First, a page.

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Don’t Forget Daylight Savings Time – Change Your Clocks Back 1 Hour!

Photo Credit: Maxine

Photo Credit: Maxine

Don’t forget… Set Your Clocks Back One Hour For Daylight Savings Time!

Change your clocks back one hour before bed on Saturday, October 31, 2015. Allowing you to be right on time when your alarm goes off Sunday, November 1, 2015, Morning!

daylight-saving-time-clock

 Early Spring we move our clocks one hour ahead and lose an hour during the night. Then each Fall we move our clocks back one hour and gain an extra hour (Yeah, insert fist pump).

The phrase “Spring forward, Fall back” helps people remember how Daylight Saving Time affects their clocks. At 2 a.m. on the second Sunday in March, we set our clocks forward one hour ahead of Standard Time “Spring forward,” even though Spring doesn’t begin until late March, over a week after the start of Daylight Saving Time. We “Fall back” at 2 a.m. on the first Sunday in November by setting our clock back one hour and thus returning to Standard Time.

The change to Daylight Saving Time ostensibly allows us to use less energy in lighting our homes by taking advantage of the longer and later daylight hours.

Daylight Saving Time was instituted in the United States during World War I to save energy for war production by taking advantage of the later hours of daylight between April and October. During World War II the federal government again required the states to observe the time change. Between the wars and after World War II, states and communities chose whether or not to observe Daylight Saving Time. In 1966, Congress passed the Uniform Time Act, which standardized the length of Daylight Saving Time.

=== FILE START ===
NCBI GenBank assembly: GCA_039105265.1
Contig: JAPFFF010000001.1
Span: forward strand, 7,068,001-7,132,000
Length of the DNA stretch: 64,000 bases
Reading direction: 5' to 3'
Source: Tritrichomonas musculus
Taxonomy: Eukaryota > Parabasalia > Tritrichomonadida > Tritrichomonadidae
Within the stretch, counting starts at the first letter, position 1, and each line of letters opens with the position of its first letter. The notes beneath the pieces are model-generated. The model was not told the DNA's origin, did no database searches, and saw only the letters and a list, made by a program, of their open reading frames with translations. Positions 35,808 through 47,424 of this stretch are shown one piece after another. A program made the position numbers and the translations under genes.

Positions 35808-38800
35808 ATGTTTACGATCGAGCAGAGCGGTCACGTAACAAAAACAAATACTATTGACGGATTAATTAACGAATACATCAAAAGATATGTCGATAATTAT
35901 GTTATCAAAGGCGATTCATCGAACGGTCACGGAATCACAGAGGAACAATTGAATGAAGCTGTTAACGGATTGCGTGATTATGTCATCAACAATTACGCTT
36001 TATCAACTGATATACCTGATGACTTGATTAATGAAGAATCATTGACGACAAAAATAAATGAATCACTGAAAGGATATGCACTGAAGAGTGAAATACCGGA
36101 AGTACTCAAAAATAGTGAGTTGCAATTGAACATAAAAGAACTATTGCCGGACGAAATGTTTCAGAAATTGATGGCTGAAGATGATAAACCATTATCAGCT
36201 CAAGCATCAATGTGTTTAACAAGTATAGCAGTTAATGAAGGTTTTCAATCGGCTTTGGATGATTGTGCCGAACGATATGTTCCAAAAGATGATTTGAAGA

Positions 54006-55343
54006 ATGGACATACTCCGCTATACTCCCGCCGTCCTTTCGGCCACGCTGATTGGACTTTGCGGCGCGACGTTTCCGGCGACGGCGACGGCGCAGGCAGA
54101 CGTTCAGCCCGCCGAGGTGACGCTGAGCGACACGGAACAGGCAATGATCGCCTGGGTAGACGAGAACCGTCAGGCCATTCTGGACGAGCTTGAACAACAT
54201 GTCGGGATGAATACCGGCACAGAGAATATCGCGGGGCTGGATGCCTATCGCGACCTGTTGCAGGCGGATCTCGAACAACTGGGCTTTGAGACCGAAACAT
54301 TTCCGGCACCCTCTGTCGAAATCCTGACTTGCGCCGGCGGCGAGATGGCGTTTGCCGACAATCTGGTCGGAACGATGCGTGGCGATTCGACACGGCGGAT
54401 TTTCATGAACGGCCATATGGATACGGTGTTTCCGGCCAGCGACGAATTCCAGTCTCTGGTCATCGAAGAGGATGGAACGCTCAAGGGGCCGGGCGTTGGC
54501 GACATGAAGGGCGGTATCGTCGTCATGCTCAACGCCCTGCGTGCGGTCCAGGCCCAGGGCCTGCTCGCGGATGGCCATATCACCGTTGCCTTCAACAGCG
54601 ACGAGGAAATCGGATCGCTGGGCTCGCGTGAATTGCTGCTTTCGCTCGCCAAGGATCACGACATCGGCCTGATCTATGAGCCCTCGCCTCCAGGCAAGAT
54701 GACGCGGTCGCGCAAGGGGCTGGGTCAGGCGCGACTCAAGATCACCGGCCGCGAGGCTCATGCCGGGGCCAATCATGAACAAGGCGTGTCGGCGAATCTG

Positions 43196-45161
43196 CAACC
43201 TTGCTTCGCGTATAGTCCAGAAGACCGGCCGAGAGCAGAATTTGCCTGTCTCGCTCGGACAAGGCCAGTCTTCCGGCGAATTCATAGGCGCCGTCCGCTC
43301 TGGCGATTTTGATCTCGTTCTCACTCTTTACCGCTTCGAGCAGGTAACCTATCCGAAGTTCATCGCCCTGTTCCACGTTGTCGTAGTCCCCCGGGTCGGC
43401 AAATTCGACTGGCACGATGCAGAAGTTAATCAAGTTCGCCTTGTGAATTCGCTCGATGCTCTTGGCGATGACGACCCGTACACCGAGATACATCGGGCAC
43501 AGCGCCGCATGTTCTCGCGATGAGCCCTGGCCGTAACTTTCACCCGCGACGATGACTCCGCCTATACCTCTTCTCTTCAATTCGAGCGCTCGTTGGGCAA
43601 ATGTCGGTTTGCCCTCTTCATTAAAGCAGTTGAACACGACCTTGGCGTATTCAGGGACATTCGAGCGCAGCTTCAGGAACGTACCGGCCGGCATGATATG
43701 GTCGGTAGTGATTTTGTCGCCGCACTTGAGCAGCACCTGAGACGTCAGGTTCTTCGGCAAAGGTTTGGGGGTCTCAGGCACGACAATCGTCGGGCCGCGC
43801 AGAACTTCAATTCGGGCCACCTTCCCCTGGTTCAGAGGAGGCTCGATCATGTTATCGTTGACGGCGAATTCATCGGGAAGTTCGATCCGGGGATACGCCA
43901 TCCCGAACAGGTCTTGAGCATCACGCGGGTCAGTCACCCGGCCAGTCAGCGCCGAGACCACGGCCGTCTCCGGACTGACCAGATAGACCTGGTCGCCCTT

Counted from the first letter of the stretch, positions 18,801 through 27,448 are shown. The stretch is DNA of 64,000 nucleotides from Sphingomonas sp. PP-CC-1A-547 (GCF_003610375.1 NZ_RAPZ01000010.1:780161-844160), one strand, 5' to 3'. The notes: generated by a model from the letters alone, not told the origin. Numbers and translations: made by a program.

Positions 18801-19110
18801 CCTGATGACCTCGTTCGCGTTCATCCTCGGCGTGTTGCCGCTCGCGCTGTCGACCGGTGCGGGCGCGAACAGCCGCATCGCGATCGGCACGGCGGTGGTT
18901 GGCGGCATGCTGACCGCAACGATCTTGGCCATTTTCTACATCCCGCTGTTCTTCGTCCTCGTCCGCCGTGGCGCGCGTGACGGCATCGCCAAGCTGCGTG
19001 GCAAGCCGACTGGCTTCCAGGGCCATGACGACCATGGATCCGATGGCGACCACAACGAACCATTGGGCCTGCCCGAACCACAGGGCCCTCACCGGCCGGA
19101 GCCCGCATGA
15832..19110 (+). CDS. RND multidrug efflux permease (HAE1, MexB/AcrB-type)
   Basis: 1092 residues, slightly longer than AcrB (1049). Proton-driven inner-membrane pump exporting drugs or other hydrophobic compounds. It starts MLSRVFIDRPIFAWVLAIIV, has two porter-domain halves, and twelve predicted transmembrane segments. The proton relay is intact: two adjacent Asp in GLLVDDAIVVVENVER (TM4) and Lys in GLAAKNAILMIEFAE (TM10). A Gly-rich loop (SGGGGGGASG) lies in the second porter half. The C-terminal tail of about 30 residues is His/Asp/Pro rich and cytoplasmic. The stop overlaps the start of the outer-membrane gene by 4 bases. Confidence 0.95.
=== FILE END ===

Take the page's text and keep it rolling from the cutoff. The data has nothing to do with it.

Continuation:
Daylight Saving Time is four weeks longer since 2007* due to the passage of the Energy Policy Act in 2005. The Act extended Daylight Saving Time by four weeks from the second Sunday of March to the first Sunday of November, with the hope that it would save 10,000 barrels of oil each day through reduced use of power by businesses during daylight hours. Unfortunately, it is exceedingly difficult to determine energy savings from Daylight Saving Time and based on a variety of factors, it is possible that little or no energy is saved by Daylight Saving Time.

What do you think? Do you save energy with the time change. I believe our family tries to use the “big” overhead lights less, using instead lamps for our lighting purposes. We also try to turn off any lights as we leave a room. We turn the heat down when no one will be home. Along with countless other ways to save energy which cut the cost of our utility bills.

set time back

As a reminder change your batteries in your smoke detector and clocks. I change mine each time I set the clocks for Daylight Savings time. This way I know I have dependable batteries in all my important devices. Being the thrifty type of person I am. I save the batteries I have changed out, to replace in toys etc that are not of the level of importance as your smoke detector. Which your family depends upon for safety.

facts found at ask, Wikipedia & usno navy*

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*Note: facts and pictures may/may not be taken from the above mentioned site(s) or supplied by myself. Affiliate links are included in this post.*

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